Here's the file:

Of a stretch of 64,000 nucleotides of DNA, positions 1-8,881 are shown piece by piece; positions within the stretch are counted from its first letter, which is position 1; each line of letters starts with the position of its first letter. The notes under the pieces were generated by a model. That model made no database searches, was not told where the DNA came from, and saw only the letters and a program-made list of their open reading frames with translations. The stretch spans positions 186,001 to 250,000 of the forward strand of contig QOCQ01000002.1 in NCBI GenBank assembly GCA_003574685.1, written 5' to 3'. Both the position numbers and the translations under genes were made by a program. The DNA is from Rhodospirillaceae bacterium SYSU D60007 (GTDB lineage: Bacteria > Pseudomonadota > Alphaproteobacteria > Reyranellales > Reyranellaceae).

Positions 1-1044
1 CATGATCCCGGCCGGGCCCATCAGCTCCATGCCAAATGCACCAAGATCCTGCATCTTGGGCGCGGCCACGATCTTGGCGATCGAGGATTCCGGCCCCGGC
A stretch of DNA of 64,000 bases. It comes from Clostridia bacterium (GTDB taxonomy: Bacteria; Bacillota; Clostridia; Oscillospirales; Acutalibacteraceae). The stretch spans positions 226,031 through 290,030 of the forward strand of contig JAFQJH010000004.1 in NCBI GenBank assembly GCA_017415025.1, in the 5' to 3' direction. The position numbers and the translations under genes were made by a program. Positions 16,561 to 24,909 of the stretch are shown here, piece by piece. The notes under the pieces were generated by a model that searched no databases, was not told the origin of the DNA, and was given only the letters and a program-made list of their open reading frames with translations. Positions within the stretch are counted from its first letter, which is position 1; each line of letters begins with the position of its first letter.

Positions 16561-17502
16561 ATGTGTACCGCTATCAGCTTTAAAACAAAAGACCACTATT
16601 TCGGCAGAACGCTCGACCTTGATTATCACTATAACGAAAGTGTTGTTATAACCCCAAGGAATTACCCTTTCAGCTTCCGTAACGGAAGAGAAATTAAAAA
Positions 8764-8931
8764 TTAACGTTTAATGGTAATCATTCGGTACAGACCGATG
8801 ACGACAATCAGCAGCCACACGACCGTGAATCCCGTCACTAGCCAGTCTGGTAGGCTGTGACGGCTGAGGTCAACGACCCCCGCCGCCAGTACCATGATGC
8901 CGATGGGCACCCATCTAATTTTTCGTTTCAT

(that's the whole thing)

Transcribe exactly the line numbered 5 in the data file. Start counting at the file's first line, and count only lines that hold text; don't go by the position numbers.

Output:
Positions 16561-17502